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There is confusion in the media and elsewhere about United States law as it relates to international agreements, including treaties. The confusion exists with respect to such matters as whether "treaty" has the same meaning in international law and in the domestic law of the United States, how treaties are ratified, how the power to enter into international agreements is allocated among the Executive Branch, the Senate and the whole Congress, whether Congress may override an existing treaty, and the extent to which international agreements are enforceable in United States courts.
Under international law a "treaty" is any international agreement concluded between states or other entities with international personality (such as public international organizations), if the agreement is intended to have international legal effect. The Vienna Convention on the Law of Treaties sets out an elaborate set of international law standards for treaties, broadly defined.
.... ever-increasing importance of treaties as a source of international law and as a means of developing peaceful cooperation among nations, whatever their constitutional and social systems,
.... the principles of free consent and of good faith and the pacta sunt servanda (((Latin for "agreements must be kept"))) rule are universally recognized,
.... disputes concerning treaties, like other international disputes, should be settled by peaceful means and in conformity with the principles of justice and international law,
.... the determination of the peoples of the United Nations to establish conditions under which justice and respect for the obligations arising from treaties can be maintained,
.... the principles of international law embodied in the Charter of the United Nations, such as the principles of the equal rights and self-determination of peoples, of the sovereign equality and independence of all States, of non-interference in the domestic affairs of States, of the prohibition of the threat or use of force and of universal respect for, and observance of, human rights and fundamental freedoms for all,
.... the law of treaties achieved in the present Convention will promote the purposes of the United Nations set forth in the Charter, namely, the maintenance of international peace and security, the development of friendly relations and the achievement of cooperation among nations...
"Treaty" has a much more restricted meaning under the constitutional law of the United States. It is an international agreement that has received the "advice and consent" (in practice, just the consent) of two-thirds of the Senate and that has been ratified by the President. The Senate does not ratify treaties. When the Senate gives its consent, the President--acting as the chief diplomat of the United States--has discretion whether or not to ratify the instrument. Through the course of U. S. history, several instruments that have received the Senate's consent have nonetheless remained unratified. Those instruments are not in force for the United States, despite the Senate's consent to them.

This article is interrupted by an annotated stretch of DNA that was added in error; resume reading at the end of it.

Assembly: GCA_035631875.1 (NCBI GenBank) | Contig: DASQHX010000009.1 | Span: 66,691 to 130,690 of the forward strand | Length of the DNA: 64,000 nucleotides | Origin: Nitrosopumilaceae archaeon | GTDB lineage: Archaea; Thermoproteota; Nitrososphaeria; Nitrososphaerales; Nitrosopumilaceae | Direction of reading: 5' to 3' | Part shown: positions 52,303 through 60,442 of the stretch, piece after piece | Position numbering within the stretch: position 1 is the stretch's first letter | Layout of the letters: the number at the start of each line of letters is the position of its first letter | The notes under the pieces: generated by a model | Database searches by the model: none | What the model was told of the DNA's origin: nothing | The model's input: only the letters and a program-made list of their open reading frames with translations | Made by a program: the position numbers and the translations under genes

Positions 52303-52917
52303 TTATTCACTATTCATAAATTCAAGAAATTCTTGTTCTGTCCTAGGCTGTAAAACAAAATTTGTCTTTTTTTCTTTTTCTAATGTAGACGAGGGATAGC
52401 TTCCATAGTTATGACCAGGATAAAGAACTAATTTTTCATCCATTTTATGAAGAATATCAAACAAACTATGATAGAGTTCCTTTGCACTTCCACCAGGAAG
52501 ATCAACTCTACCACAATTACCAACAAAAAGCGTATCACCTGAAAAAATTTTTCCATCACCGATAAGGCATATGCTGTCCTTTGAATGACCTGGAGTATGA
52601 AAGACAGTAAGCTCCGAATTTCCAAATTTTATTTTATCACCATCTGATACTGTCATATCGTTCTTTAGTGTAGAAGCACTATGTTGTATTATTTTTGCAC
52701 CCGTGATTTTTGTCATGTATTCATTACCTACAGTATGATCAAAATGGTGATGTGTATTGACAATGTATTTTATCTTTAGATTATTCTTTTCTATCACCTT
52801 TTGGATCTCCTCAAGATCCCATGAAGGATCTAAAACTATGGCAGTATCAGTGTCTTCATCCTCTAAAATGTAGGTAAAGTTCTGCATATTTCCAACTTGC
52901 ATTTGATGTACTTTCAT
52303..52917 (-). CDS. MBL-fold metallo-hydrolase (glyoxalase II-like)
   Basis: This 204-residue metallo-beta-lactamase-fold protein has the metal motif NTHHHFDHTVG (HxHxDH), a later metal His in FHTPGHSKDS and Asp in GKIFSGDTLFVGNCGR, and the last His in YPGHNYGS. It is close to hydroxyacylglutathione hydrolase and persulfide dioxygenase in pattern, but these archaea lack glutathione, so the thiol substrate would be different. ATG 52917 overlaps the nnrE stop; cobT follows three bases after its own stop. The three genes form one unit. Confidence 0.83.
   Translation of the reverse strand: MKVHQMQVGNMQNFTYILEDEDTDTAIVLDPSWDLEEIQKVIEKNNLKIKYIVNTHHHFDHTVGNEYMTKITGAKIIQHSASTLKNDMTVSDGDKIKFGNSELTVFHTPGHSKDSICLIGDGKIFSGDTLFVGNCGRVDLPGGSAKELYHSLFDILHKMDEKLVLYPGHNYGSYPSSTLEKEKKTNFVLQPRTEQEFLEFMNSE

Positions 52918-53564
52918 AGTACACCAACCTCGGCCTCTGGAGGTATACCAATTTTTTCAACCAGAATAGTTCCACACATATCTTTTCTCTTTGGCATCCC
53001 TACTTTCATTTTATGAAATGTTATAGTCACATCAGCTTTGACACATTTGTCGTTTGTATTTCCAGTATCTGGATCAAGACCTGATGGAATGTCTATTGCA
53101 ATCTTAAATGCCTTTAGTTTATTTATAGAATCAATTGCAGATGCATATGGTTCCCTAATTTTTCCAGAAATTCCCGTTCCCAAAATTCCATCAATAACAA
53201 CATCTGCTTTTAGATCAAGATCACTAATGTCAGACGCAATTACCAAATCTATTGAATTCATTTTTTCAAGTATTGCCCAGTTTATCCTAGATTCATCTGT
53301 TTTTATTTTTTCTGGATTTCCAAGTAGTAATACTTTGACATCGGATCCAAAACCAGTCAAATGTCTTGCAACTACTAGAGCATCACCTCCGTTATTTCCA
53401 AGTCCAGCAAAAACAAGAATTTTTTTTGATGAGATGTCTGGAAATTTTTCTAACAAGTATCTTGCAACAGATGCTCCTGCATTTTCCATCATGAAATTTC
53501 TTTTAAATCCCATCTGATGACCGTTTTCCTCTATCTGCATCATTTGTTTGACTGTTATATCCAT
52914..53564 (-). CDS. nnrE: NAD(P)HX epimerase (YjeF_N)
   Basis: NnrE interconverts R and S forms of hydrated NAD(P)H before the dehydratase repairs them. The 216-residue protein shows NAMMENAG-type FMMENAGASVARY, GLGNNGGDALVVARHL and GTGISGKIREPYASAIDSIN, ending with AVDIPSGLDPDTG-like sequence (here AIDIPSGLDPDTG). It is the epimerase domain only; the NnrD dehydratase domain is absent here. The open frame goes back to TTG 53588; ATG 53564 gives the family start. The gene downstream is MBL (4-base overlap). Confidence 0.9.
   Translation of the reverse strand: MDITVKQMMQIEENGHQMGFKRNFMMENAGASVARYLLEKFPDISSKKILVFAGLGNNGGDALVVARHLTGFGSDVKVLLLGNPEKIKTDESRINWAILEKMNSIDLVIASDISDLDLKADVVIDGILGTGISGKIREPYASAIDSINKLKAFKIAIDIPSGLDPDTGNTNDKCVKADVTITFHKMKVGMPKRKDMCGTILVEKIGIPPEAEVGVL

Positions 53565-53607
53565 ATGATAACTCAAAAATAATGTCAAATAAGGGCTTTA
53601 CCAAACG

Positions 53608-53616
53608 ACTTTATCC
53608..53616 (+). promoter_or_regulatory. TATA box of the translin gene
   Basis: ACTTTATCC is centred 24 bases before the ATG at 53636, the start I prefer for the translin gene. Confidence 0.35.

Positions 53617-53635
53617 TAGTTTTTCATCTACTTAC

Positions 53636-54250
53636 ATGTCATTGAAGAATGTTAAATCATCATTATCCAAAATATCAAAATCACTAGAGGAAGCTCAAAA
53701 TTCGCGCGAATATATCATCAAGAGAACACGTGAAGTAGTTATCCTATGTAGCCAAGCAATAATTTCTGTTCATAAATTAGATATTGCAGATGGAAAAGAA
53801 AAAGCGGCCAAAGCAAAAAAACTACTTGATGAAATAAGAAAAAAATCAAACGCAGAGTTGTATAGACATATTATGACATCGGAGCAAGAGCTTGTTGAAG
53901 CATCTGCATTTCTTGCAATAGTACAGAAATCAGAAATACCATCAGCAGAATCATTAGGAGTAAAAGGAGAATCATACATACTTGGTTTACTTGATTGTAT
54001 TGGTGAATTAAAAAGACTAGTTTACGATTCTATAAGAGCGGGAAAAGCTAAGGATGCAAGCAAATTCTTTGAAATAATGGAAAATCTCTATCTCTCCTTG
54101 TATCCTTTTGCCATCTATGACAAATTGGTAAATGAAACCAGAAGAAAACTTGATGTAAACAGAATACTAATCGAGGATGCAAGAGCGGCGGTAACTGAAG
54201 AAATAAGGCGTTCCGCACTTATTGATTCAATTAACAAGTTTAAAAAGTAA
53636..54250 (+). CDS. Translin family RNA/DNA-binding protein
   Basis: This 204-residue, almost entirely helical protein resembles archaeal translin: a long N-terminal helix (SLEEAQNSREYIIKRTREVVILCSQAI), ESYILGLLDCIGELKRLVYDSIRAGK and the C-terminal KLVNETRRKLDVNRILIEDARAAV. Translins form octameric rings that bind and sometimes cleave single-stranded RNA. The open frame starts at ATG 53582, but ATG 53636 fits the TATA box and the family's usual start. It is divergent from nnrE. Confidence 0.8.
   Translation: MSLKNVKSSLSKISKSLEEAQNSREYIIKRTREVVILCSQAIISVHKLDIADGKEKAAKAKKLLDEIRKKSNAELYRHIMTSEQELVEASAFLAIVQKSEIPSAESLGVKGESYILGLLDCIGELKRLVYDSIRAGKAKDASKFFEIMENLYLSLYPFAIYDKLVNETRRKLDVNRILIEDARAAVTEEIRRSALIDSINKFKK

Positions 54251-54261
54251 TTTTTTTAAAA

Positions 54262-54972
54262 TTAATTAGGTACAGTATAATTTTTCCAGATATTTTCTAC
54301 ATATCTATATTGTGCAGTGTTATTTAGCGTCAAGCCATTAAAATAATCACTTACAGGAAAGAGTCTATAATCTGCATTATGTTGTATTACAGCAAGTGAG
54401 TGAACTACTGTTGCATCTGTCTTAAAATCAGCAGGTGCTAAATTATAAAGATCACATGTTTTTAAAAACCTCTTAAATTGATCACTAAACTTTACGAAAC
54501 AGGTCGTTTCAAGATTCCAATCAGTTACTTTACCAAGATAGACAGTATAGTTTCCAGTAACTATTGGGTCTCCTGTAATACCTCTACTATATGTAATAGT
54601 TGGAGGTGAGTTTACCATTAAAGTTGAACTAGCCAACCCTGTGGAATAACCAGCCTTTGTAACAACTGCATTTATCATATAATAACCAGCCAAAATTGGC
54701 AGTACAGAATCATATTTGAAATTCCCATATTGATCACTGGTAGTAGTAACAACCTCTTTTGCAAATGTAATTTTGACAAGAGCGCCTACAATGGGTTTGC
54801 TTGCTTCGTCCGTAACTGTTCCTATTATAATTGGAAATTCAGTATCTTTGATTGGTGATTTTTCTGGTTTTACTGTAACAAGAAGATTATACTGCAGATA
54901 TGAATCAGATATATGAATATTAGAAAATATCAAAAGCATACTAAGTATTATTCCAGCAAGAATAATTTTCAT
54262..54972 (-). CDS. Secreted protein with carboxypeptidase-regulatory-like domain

At one time there was some doubt whether a treaty (adopted with the consent of two-thirds of the Senate) must comply with the Bill of Rights, and the Supreme Court has yet to hold a treaty unconstitutional. Nevertheless, there is very little doubt that the Court would do so today if a treaty clearly violated the Bill of Rights. Even more certainly, it would hold unconstitutional a Congressional-Executive agreement or a Sole Executive agreement that is inconsistent with the Bill of Rights.
To summarize: the Senate does not ratify treaties; the President does. Treaties, in the U. S. sense, are not the only type of binding international agreement. Congressional-Executive agreements and Sole Executive agreements may also be binding. It is generally understood that treaties and Congressional-Executive agreements are interchangeable; Sole Executive agreements occupy a more limited space constitutionally and are linked primarily if not exclusively to the President's powers as commander in chief and head diplomat. Treaties and other international agreements are subject to the Bill of Rights. Congress may supersede a prior inconsistent treaty or Congressional-Executive agreement as a matter of U. S. law, but not as a matter of international law. Courts in the United States use their powers of interpretation to try not to let Congress place the United States in violation of its international law obligations. A self-executing treaty provision is the supreme law of the land in the same sense as a federal statute that is judicially enforceable by private parties. Even a non-self-executing provision of an international agreement represents an international obligation that courts are very much inclined to protect against encroachment by local, state or federal law.
Confusion indeed, Mr. Kirgis. In order for two or more nations to enter into a treaty they must first have the mandate of those they respectively govern to represent them and their well-being... which is to say, they must be representatives of a "sovereign" people.